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We Already Have a Way to Cut Gun Deaths…

In a recent column responding to the shootings in Newtown Connecticut, New York Times columnist Nicholas Kristof asked, “Why can’t we regulate guns as seriously as we do cars?” Kristof didn’t follow up on that question, but it’s something I’ve been thinking about for a long time.

I don’t hate guns, and I don’t hate most of the folks who own and use guns. I was a Kansas City Boy Scout in the mid 1950’s, and for a couple of those teenage years, I was also a National Rifle Association junior member and a fairly competitive shooter. I was never first string, but I got taken along to a couple of matches to fill out the team, and I still have my medals in a box somewhere. I didn’t hunt, but I had friends and relatives who did.

Coincidentally, it turns out that the 1950’s were also the time when states were beginning to adopt laws requiring automobile drivers to be licensed, and to purchase liability insurance protecting people and property injured or damaged in accidents. Mandatory liability coverage is now a long-established fact in all but three states, and those – Virginia, New Hampshire, and Mississippi – have alternative methods of enforcing driver responsibility.

As we struggle with how we might come to grips with the issue of guns in our society, we could have recourse to a model that’s time-tested, and that we have become comfortable with over the years. Why can’t we treat gun use and ownership the way we treat the use and ownership of cars?

Nobody likes having to take a driving test (until we’re parents of teenagers, at which point we think it’s a great idea). Nobody likes having to deal with license renewals and, for sure, nobody likes having to pay the ever-increasing cost of auto insurance. But we accept that it’s necessary, and when our cars are damaged by another driver – or if we or someone we love is injured in an accident – we’re happy that we don’t have to go to court to get compensation for medical expenses and repairs.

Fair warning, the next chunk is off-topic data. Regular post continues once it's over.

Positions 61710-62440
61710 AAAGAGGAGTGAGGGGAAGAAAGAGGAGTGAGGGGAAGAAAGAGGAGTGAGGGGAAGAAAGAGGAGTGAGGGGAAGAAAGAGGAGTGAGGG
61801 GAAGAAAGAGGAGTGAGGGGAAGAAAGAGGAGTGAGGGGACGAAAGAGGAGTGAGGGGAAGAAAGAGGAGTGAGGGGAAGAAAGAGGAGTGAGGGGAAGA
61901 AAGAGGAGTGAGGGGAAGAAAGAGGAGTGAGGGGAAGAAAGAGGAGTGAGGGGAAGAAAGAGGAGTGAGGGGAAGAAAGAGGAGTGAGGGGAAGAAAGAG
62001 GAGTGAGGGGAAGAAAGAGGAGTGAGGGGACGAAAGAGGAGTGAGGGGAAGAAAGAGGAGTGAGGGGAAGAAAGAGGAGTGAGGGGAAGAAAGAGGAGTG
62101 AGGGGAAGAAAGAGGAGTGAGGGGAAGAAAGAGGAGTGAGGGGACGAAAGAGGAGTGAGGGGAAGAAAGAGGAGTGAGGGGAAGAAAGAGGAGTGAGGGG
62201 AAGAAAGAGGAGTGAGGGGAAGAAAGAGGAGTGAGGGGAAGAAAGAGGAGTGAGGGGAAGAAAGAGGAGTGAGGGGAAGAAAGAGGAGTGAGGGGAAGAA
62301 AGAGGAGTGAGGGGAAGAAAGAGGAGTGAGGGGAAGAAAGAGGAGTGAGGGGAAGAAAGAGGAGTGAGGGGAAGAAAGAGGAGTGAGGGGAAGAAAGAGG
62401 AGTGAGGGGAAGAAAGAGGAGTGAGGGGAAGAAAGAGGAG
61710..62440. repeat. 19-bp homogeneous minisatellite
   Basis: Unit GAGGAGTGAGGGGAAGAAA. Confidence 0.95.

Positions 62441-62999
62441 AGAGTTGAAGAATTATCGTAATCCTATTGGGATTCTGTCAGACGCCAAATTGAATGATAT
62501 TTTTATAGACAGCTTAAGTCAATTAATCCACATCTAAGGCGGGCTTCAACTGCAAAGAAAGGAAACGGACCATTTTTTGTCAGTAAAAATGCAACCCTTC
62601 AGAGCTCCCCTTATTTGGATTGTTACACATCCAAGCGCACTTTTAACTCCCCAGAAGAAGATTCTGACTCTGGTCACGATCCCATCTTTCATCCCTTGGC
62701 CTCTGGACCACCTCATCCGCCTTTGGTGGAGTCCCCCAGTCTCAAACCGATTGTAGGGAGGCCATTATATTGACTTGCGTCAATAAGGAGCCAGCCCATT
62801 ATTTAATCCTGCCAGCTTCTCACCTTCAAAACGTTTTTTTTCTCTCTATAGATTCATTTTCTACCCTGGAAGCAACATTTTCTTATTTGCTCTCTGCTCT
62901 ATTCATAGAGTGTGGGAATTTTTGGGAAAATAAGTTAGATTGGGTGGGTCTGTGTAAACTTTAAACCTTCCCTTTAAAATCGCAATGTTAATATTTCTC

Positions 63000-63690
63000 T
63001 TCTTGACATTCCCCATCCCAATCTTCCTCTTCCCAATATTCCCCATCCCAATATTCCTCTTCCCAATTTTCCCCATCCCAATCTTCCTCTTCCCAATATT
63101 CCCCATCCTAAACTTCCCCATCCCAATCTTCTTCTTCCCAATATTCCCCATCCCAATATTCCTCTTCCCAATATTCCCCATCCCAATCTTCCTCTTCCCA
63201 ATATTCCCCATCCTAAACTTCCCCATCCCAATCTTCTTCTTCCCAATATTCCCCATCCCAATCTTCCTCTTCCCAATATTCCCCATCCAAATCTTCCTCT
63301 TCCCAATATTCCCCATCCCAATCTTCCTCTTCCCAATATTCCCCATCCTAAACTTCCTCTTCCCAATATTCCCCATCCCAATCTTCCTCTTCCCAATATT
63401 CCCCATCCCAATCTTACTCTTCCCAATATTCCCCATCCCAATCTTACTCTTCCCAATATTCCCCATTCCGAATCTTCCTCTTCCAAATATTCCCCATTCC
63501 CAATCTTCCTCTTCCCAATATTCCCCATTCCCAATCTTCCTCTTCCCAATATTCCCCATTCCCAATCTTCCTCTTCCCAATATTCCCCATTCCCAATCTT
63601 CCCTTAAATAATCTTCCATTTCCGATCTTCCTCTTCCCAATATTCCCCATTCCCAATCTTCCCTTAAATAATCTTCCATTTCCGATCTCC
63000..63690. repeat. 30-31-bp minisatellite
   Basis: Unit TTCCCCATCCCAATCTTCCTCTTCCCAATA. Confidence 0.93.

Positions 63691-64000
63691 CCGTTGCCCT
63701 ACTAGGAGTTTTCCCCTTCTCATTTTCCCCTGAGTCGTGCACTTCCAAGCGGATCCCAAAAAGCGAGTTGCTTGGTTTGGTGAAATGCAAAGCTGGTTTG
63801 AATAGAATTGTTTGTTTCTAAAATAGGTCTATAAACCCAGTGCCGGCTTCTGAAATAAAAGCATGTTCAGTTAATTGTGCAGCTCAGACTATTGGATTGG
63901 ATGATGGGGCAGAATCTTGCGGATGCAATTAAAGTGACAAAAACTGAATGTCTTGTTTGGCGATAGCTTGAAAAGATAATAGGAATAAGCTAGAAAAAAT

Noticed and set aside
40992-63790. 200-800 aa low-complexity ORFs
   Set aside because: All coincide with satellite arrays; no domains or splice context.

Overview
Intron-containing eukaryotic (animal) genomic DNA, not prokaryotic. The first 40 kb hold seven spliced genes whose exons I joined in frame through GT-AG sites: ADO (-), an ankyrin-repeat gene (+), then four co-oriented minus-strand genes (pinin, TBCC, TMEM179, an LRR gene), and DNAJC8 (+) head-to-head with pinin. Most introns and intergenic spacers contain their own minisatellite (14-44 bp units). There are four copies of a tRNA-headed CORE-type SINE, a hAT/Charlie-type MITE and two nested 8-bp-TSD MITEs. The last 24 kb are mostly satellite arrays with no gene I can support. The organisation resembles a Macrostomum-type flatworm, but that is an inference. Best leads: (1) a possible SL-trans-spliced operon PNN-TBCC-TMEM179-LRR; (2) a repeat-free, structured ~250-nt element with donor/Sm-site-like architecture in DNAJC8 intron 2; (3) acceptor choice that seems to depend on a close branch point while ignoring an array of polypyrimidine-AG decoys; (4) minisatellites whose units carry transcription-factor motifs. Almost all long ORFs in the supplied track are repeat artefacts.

It would be awfully hard to show that our system of training, licensing, and requiring insurance for automobile users has had a negative impact on the availability and accessibility of cars. In fact, the insurance industry has a vested interest in developing regulations and price points that don’t unduly discourage car ownership and use. There’s no reason the same logic wouldn’t apply to firearm insurance. (Just for the record, I do not now nor have I ever had any connection to the insurance industry.)

So, what might an insurance model of firearms management look like?

  • Operators would be trained and licensed. Firearms safety courses would be widely available – in high schools, from arms dealers, and from other private vendors. Formal training might not be required, but applicants would have to pass a firearms safety test before getting a license to “operate” one.
     
  • Firearms would be licensed and registered, and owners would be responsible for them and their use, unless they were reported lost or stolen. This would apply to guns acquired privately or at gun shows as well as through registered dealers, and it would include presently owned guns. The cost of user and firearm licenses could be kept modest, perhaps even free, during the first few years the system goes into effect – or for guns currently owned.